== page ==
Kiefer‘s ships are hopelessly entrapped in these rapidly darkening forests and roads. Their fate, it appears, is to be stuck here forever, having become a brackish-brown element of these plains: plains that are composed, perhaps, of indistinguishable fragments of just the same ships that end up on this mystical sea-bed every 317 years of never-ending history. The battles have already taken place or still lie ahead, every 317 years, but the iron carcasses have been suspended in time, as it continues its unrelenting, monstrous course, flooding the world, drying up the sea and harbouring secret signs.
What are these ships? In the context of St Petersburg, they are the Varyag [Varangian] and the Steregushchy [Vigilant], names that bear witness to great deeds initiated at walking distance from the Hermitage, on the other side of the Neva. They‘re the ships of Peter the Great‘s Admiralty, built not far from here – you only have to cross the busy highway at the traffic lights. In front of the Admiralty is the monument to Peter the Great – the ‘Carpenter- Tsar’. They‘re also the dozens of ships of two world wars resting on the bed of the Baltic Sea (in The Fates of Nations, Khlebnikov calculates the various periods of rule by the German nation). They are also the cruiser Aurora, which for Kiefer undoubtedly resonates both in Greek (Eos) and in German (Bohme‘s Aurora ): indeed, one of the pictures in the new series is called Aurora. They‘re the Roman iron rostra of ships on the lighthouse-columns that stand on the spit of Vasilyevsky Island. Finally, they‘re the endless procession of rusty barges that enter the Neva from the Baltic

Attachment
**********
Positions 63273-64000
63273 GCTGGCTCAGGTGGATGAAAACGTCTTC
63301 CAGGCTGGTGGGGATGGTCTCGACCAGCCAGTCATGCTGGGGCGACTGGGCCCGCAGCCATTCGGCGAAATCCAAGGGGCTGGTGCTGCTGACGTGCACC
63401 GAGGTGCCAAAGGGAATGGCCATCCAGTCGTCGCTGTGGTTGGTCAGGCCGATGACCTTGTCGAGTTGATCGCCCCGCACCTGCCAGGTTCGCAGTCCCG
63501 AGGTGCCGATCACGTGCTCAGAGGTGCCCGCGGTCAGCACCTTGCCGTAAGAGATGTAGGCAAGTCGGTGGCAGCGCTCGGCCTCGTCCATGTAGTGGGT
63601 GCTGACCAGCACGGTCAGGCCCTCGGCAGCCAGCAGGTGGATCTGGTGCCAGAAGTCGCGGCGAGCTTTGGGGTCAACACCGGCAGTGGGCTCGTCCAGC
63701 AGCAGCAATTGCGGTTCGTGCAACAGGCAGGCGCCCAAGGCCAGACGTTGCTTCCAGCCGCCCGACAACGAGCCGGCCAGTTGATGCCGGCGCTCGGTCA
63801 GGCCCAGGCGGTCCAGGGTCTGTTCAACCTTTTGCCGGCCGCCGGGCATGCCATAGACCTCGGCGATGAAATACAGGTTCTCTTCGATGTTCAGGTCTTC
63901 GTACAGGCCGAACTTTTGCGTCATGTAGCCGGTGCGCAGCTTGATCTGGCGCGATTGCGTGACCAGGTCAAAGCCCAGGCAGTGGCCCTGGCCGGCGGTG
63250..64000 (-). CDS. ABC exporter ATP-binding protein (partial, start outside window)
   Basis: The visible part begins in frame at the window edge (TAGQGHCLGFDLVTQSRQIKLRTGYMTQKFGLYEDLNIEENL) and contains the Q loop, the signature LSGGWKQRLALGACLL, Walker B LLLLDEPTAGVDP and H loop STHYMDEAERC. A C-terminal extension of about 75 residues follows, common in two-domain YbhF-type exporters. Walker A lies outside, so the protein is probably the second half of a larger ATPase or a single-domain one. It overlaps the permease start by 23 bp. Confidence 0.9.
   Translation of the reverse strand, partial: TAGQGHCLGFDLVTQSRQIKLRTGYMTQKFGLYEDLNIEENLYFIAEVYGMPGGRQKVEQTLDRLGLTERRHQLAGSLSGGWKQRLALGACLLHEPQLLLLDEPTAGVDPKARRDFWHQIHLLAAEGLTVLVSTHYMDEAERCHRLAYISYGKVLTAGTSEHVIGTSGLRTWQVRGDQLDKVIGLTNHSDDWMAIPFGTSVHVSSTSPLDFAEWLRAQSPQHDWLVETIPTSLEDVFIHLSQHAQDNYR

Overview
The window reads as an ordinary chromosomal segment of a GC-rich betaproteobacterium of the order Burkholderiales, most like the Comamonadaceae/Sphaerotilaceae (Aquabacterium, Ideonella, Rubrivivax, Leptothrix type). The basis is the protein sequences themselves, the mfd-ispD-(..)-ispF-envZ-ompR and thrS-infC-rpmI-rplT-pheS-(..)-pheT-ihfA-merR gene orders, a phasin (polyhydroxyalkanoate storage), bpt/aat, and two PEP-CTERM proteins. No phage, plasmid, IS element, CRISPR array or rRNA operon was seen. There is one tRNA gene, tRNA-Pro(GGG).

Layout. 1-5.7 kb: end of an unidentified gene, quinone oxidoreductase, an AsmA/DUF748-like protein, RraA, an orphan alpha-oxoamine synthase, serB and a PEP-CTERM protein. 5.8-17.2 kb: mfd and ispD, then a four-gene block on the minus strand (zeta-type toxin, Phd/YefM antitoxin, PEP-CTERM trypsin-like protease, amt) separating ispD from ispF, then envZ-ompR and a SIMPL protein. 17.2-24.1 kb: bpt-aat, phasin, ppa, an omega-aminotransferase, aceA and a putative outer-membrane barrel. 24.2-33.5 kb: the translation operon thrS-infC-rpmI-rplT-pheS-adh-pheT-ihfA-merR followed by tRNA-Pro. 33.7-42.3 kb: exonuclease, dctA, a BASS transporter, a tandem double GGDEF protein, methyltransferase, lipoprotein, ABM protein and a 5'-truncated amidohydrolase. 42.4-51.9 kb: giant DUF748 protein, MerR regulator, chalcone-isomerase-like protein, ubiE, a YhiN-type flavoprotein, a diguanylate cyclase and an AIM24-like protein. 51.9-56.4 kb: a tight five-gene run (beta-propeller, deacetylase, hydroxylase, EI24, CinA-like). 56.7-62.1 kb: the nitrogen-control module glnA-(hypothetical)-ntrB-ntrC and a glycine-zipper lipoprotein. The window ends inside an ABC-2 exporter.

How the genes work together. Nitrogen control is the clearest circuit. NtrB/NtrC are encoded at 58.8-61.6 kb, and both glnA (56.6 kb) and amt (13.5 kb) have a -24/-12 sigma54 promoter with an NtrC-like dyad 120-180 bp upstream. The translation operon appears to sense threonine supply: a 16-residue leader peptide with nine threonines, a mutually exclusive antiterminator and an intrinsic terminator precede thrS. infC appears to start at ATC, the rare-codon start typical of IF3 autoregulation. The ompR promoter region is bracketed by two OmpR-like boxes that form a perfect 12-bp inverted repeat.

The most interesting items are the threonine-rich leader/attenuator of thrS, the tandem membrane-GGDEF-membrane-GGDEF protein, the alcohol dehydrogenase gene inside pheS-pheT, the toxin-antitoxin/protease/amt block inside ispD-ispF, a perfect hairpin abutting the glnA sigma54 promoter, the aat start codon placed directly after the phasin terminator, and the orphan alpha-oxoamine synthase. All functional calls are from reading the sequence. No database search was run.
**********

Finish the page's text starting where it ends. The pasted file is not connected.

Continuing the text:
Sea and make their way along it, every night passing the spit, beneath the windows of the Nicholas Hall in the Winter Palace, where this exhibition is taking place. There is no record of all these ships appearing and disappearing in history, time is non-linear. It is subject to a kind of complicated logic of eternal recurrence that compels us to read over and over again the list of vessels and only ever reach the middle. ‘And the black sea thundering its oratory, turbulent / And, surging, roars against my pillow’.
Kiefer marshals a rigorous artistic system with his Hermitage flotilla: a system of colour
combinations, tactile sensations, and semantic qualities. In terms of form, his pictures are narrative, but ultimately enigmatic. Their composing elements are all unambiguous: austere little iron boats set against a background of bleakly clogged landscapes, screwed on and suspended on fine wires. All these elements are the identifying coordinates of a timeless system to which the artist gives the dedication ‘For Velimir Khlebnikov’. Working with entire systems is not unusual for Kiefer: previous series have been dedicated to Rilke, Celan, Bachmann; there‘s a huge swathe of work connected with fighter planes, another with the boundless world of constellations, and a third with the theurgic concepts of European Kabbalah.